FOXP1 intellectual disability is a rare genetic disorder that causes a child to have delayed speech and learning issues. Some children with this condition also have features of autism. Symptoms of the condition may include developmental disabilities with speech, intellectual (learning) disabilities, and possible issues with the immune system. Speech (expressive language) is usually more affected than understanding (receptive language). Children with this condition can also have mild (subtle) facial features, including a broad forehead, down slanting eyes, a short nose with a broad tip, and a large head (macrocephaly).
FOXP1 intellectual disability is inherited in an autosomal dominant manner, meaning that a mutation (change) in one of the two copies a child has is enough to cause the condition. The FOXP1 gene acts as an instruction for the body to make a protein that is important for the normal development of an embryo as well as normal function of the immune system, brain and spine (neurological system) after birth.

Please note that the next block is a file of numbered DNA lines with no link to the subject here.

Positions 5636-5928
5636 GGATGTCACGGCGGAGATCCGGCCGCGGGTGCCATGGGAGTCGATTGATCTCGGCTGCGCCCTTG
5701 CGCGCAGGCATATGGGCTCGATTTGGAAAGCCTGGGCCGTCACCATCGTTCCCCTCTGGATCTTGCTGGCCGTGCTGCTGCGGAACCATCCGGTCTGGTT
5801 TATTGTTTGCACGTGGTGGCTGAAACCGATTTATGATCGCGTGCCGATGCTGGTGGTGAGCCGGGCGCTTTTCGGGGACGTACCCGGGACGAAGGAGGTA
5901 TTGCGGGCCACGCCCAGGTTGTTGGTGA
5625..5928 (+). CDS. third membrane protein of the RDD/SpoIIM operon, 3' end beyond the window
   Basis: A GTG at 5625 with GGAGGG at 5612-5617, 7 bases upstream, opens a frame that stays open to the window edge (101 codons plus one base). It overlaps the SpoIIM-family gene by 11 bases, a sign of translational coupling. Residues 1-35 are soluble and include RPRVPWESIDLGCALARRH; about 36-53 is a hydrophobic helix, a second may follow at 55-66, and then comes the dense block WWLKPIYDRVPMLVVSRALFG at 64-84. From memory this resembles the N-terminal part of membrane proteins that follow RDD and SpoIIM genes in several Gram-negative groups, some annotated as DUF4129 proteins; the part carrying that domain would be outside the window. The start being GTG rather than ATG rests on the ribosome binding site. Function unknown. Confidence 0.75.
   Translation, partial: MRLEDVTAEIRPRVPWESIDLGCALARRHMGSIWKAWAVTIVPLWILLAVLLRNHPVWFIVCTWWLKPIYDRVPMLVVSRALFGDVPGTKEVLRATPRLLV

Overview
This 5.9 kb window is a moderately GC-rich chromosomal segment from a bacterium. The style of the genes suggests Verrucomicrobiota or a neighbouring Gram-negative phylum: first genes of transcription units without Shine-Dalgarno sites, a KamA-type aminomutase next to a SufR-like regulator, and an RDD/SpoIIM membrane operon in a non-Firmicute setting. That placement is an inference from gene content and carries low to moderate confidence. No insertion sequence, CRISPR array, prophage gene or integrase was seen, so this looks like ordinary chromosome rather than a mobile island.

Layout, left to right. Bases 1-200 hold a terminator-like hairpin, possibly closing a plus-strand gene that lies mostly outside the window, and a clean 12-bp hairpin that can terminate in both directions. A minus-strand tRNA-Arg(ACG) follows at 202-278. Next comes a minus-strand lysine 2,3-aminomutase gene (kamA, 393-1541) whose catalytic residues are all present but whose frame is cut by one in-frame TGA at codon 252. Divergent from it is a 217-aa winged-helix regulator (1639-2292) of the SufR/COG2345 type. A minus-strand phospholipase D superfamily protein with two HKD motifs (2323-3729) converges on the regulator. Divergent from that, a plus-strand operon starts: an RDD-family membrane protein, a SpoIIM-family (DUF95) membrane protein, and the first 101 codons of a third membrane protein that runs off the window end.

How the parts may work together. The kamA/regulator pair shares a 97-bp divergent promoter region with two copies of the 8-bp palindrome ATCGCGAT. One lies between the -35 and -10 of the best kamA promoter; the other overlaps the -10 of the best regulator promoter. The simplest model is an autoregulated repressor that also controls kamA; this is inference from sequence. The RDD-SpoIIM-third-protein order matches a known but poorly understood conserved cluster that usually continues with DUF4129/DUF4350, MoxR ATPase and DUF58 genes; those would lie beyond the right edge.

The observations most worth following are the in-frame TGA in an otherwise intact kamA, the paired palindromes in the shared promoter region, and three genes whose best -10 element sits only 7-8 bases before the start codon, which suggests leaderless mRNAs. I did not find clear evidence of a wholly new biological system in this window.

A doctor familiar with children who have genetic conditions (geneticist) may be able to diagnose FOXP1 intellectual disability based on a child’s symptoms of speech delay, learning problems, and subtle facial features. Genetic testing is the only way to officially confirm the diagnosis. Currently there is no cure for FOXP1 intellectual disability. Medications may be available for behavioral issues associated with the condition. Parents of an affected child should talk with their doctor to discuss current treatment options. Support groups for FOXP1 intellectual disability are great resources for additional information and support.